So You Want to Be a Teen Author? Published Teenage Authors Tell It Like It Is. By E. Kristin Anderson from Write All the Words! Peek: "...why listen to me? I mean, I’m 30! Totally old! What do I know? So, I got this crazy Idea that I’d take to the streets (or the intertubes) and find out what real teen authors (and former teen authors) had to say about their experiences."

Tips on Writing a Synopsis by Stina Lindenblatt from QueryTracker Blog. Peek: "The synopsis is always written in third person, present tense, even if your book is in first person, past tense. The exception is when you reveal backstory necessary to the synopsis. Then you write it in simple past tense."

Five Things I've Learned About Doing School Visits by Kim Norman from Peek: "Even if the child posing a question has long, curly locks and a pink hair bow, I never assume gender."

Using a Critique Checklist by Becca Puglisi from The Bookshelf Muse. Peek: "Now, when I’m hearing a piece that’s so good I can’t pick out any problems, I consult my checklist. Many times, I’m able to identify a weak area from among these possibilities..." See also Critique Connection by Mary Kole from

Congratulations to Tim Tingle and his fellow Native authors of books in the PathFinders hi/lo series. From the publisher: "All of the titles have a slightly larger print, quickly developed fictional plots and characters that are Native and very engaging."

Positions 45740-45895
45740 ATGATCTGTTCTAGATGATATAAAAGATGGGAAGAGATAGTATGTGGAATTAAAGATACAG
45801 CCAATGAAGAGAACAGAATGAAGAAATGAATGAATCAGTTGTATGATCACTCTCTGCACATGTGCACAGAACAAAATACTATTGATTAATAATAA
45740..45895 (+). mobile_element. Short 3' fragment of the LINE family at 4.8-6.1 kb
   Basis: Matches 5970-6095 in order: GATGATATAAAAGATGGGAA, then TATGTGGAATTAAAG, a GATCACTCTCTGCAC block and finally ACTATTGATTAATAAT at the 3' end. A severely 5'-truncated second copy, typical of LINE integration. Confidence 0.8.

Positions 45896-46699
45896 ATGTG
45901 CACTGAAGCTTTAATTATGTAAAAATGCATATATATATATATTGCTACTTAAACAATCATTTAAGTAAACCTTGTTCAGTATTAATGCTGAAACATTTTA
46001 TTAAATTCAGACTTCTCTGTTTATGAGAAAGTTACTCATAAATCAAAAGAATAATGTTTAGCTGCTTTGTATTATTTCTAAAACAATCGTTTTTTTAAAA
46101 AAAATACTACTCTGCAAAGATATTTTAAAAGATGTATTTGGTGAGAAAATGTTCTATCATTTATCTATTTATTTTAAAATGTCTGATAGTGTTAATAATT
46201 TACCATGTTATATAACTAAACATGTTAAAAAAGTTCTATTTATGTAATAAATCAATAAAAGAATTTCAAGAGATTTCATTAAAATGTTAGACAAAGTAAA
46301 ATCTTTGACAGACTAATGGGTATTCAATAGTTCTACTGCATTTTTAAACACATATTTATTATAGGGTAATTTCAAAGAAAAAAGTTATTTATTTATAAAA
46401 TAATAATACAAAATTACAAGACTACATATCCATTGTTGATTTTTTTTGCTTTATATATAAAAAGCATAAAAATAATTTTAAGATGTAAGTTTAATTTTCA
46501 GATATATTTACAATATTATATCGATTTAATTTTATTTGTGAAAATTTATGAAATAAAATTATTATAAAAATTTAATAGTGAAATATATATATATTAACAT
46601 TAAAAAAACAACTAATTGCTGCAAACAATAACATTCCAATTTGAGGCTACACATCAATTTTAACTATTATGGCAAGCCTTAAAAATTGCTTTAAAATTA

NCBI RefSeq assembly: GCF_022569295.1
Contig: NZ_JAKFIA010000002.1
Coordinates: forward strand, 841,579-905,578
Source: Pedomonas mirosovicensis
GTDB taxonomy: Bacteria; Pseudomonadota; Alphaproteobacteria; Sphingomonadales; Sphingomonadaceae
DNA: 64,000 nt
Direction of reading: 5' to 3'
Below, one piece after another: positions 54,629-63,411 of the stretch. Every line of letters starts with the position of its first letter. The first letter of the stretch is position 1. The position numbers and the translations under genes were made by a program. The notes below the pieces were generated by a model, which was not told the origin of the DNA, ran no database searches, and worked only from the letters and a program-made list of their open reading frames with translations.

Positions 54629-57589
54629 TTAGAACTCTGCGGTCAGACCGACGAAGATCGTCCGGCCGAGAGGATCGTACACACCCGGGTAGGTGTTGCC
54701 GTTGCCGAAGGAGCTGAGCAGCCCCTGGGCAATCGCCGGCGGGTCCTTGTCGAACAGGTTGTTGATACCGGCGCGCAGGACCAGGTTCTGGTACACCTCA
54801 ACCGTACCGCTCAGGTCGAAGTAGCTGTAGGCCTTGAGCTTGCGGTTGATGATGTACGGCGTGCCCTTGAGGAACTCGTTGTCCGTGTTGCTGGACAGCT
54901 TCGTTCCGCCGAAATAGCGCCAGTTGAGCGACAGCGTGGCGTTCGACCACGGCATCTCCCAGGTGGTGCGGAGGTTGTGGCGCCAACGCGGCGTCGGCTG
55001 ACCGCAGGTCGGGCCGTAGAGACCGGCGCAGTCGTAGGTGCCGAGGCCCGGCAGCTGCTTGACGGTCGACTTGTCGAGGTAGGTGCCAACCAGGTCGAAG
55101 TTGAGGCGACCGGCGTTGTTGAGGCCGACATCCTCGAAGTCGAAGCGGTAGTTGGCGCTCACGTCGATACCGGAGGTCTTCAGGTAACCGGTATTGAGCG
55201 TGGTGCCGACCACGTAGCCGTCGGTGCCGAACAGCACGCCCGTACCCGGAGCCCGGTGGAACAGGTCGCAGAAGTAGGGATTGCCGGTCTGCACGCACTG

Writing Traumatized Characters by Sarah Fine from YA Highway. Peek: "Traumatic memories get encoded differently than ordinary memories and 'behave' differently, too."

When an Agent Wants a Second Opinion by Deborah Halverson from Peek: "Representation is a huge commitment, and a second opinion from colleagues who know their personal tastes as well as the state of the market is as important to them as critique partners are to writers."

Where Teens Go Instead of Facebook (and Why You Should, Too) by Becky Worley from Yahoo! News. Peek: "Twitter saw a doubling of teen users last year." Note: Find me @CynLeitichSmith.

2013 Carnegie and Kate Greenway Medals Announced by Katie Bircher from The Horn Book. Peek: "...the U.K.’s Newbery and Caldecott equivalents — were announced yesterday. The awards are presented annually by the Chartered Institute of Library and Information Professionals." Note: congratulations to Sally Gardner and Levi Pinfold.

Auction of Children's Book Illustrations to Save the Library: "The backstory: The Neighborhood School (P.S. 363), a diverse public school in N.Y.C.'s East Village, lost funding for its school library thanks to a perfect storm of budget cuts. Lovely children's book artists, writers and publishers have stepped up to help us save the library and the job of its awesome librarian, Cheryl Wolf." Source: A Fuse #8 Production.